posted by sparklemotion at 2:24 PM on February 24, 2013 [2 favorites]

We thought our guys (age ~1 year at the time) were nice cats at the shelter. but after a few weeks in a forever home they turned into the best cats EVAR. Nthing don't judge based on shelter personality, unless the cat is truly ill tempered. bet you'd be happy with either but may be underestimating kitten 1's companionability.
posted by treehorn+bunny at 2:58 PM on February 24, 2013 [1 favorite]

Everything in me wants to shout DON"T ADOPT EITHER ONE. Bringing a female into the mix is likely to bring an end to all harmony. After 50 years of having many cats, the one thing that I know is that girls rule the roost and cause endless trouble. If you must get another cat, for the sake of harmony and the comfort of your boys, only consider another male.

anecdata: after the death of my sister's twenty something year old female, the remaining cats, all male, have become cuddly friends after being wary of each other for years. Yes, one female made them all on edge all the time. After she went, it has been peace and love.
posted by a humble nudibranch at 3:15 PM on February 24, 2013 [4 favorites]

I'd lean toward #1 or both.

I rescued a very young, hungry, stray kitten a few years ago and she was adopted a week or so later by my friend's mom - she's a beautiful good-sized black cat who lives with two outgoing dogs! Very happy.

I have a girl cat and a boy cat; they are siblings. Boy cat loves everyone - other cats, kids, dogs, etc... and he roams a tiny bit (through a few bordering backyards). He has friends he visits - we see the iphone videos of him visiting other people for smooches! He has other cat friends too. Male cats tend to be very very affectionate with one another (well, neutered ones anyway!).

Our girl cat (his sister), is super smoochy with anyone we invite in. She's kinda like a dog: extremely territorial to uninvited "other" cats, and she doesn't leave the yard. Ever. If there's an infiltrator, she's the one growling fearlessly at the window (her brother, if he can't be friends, poofs up and hides!). It's all about who "belongs" and her sense of this is pretty sophistacated (neighbour's cats are okay, strays are not). She is pretty damn smoochy with her brother. She cleans his face (he asks her to!), they sleep together, he cuddles up to her in thunderstorms, etc..

I think a girl cat and the two boys will be okay, especially since they're established buddies and she's the kid sister (at first). I reckon she'll end up in charge, but they're not always terrors about it. My grandparents had two female siamese, and my aunt had two male siamese, and they all hung out together frequently; one of the females was "in charge" but not horrible like a humble nudibranch describes.... the issue they had was that in middle age, for no apparent reason, one of the boys started spraying - and stopped when his brother died! So affectionate, but still marking his territory! (I would hesitate before getting a third male!).

Good luck!
posted by jrobin276 at 5:52 PM on February 24, 2013 [1 favorite]

Your sample size and audience selection here is skewed. You are mostly getting 100% crazy cat people answers. (MYSELF INCLUDED.)

So I have two harmonious cats. It's wonderful. You know what I want? MORE CATS. Oh yes, just pile them on. Let's fill this house up.

But I am not going to do that. I have a good thing going, that could all go straight to hell. Two cats = correct.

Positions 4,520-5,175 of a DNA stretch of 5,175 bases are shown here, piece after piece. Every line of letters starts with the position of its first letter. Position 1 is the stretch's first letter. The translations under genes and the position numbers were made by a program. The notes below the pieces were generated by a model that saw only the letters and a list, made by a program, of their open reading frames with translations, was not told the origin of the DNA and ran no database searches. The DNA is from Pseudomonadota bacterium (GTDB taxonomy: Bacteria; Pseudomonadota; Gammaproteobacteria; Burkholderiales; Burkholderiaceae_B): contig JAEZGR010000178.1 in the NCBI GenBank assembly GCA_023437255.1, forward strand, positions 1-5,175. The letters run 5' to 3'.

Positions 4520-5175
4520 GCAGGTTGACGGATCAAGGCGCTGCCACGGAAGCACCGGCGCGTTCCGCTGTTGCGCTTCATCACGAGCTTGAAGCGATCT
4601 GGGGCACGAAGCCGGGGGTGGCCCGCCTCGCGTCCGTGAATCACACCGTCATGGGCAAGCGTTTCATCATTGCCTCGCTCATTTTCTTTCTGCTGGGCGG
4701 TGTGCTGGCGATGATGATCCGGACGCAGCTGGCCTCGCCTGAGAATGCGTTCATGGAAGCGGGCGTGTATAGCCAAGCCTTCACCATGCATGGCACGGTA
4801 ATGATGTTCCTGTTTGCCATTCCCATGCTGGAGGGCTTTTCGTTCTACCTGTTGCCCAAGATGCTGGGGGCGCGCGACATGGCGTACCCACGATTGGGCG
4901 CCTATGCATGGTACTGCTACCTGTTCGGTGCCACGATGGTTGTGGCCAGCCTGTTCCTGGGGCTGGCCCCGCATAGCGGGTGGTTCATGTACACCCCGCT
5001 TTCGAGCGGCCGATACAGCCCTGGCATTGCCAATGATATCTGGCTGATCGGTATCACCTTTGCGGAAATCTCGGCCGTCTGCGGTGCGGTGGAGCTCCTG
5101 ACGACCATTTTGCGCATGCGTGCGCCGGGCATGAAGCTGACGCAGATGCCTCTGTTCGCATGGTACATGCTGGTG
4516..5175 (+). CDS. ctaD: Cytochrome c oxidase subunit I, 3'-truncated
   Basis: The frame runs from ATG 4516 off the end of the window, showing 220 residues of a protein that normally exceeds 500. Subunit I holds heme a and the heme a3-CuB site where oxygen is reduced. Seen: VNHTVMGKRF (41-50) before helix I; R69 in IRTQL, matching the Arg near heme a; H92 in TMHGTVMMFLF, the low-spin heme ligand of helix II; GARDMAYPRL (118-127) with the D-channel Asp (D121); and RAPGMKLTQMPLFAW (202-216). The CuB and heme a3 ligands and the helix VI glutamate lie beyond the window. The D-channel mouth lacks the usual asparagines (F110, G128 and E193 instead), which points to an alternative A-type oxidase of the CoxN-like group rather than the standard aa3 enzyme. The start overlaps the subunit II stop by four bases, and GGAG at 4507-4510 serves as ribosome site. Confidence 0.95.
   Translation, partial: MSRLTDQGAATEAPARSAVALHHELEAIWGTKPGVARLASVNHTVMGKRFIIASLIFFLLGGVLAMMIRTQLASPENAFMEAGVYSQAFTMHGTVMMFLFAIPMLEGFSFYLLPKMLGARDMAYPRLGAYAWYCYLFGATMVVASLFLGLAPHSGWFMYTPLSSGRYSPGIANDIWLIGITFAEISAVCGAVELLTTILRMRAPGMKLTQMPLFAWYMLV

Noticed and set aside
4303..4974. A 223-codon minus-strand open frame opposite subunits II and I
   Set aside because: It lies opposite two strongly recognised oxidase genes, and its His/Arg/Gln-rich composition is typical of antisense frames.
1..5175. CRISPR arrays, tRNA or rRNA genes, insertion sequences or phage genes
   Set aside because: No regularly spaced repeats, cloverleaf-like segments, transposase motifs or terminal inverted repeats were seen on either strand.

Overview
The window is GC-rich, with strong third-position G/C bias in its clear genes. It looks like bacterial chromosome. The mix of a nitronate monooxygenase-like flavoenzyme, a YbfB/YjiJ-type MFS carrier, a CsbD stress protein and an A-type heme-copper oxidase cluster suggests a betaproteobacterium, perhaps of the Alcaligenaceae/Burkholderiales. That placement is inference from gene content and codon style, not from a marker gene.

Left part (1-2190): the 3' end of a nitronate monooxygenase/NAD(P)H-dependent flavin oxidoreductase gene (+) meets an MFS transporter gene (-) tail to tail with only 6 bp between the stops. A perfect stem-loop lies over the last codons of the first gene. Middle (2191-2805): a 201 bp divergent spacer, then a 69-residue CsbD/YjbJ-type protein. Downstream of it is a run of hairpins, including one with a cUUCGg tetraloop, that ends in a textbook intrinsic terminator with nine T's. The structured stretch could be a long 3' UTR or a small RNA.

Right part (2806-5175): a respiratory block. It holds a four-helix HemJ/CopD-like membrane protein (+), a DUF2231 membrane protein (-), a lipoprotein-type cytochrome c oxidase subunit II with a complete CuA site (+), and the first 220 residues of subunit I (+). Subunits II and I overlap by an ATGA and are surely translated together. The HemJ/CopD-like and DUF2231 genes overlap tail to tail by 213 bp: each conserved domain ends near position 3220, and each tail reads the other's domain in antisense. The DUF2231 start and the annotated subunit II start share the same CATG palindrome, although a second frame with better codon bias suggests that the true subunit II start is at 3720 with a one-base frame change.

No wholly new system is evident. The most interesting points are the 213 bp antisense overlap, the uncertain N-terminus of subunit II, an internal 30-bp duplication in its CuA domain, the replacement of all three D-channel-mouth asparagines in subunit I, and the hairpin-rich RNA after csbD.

(That being said GET THE LITTLE RUNTY ONE, OMG, GET IT. My little sad feral/shelter runt with the broken tail and the jagged fang and the terror of shoes is blossoming into a hilarious yet still tiny adult beast, and she is the best. Our own little dim bulb is getting smarter! GET THAT THIRD CAT, GET IT NOW.)
posted by RJ Reynolds at 7:09 AM on February 25, 2013 [2 favorites]

Honestly, while more kittens always seems fun, I'm kind of with nudibranch in thinking you might end up with a complete rejuggling of everybody's personalities in ways you don't anticipate.

Unlike other posters, we've found that gender is only a medium predictor of hierarchy. My old male cat, very quiet and passive, was knocked around by the females we threw him together with when I got married (they got the house, he still got our laps); in contrast, our 4-month old male kitten appears to have ruled our two 6-year-old females from day one, jumping right on their backs and pushing them out of prime sitting spots or food dishes, even when they had a 10-fold weight advantage over him (and expecting them to give him mommy head-licking later too). Their personalities have changed a bit as a result, with the slightly neurotic one becoming constantly nervous and the more detached one becoming more snide. However, both still love *us*, so it might or might not matter. I'm just saying, they're not going to take their current loviness and direct it at the new kid; that kitten will be an unwanted usurper, and how that plays out is hard to tell.

Good luck making your decision! Because, I mean, KITTEN! heh.
posted by acm at 7:18 AM on February 25, 2013

I'm in the camp of getting the two kitties. Then introduce everyone and see where you are. Can you bring your boys to the shelter to see how everyone interacts?

(I'm hocking Husbunny for more cats, but he's not having it.)
posted by Ruthless Bunny at 9:06 AM on February 25, 2013

Bringing your cat to the shelter is NOT a good idea and I doubt the shelter will even allow it, said as a shelter volunteer. It's stressful as it is and they will not interact. Since the kittens in the shelter are housed with other cats they will, after a slow introduction, most likely get along. Having said that, get the shy one! If she laid in your lap purring, she will most likely really open up in home environment.
posted by Ferrari328 at 12:15 PM on February 25, 2013 [1 favorite]

Response by poster: We decided to adopt Kitten 1, the little runt, pending a clean bill of health. Here is a pic. Bonus: she is a Hemingway polydactyl, with six toes on each front foot and five on each hind. I didn't mention that before so as not to further bias the answers we would get. Thanks for the insightful comments. Hopefully our cats will like her as much as we do.
posted by tr0ubley at 2:26 PM on February 25, 2013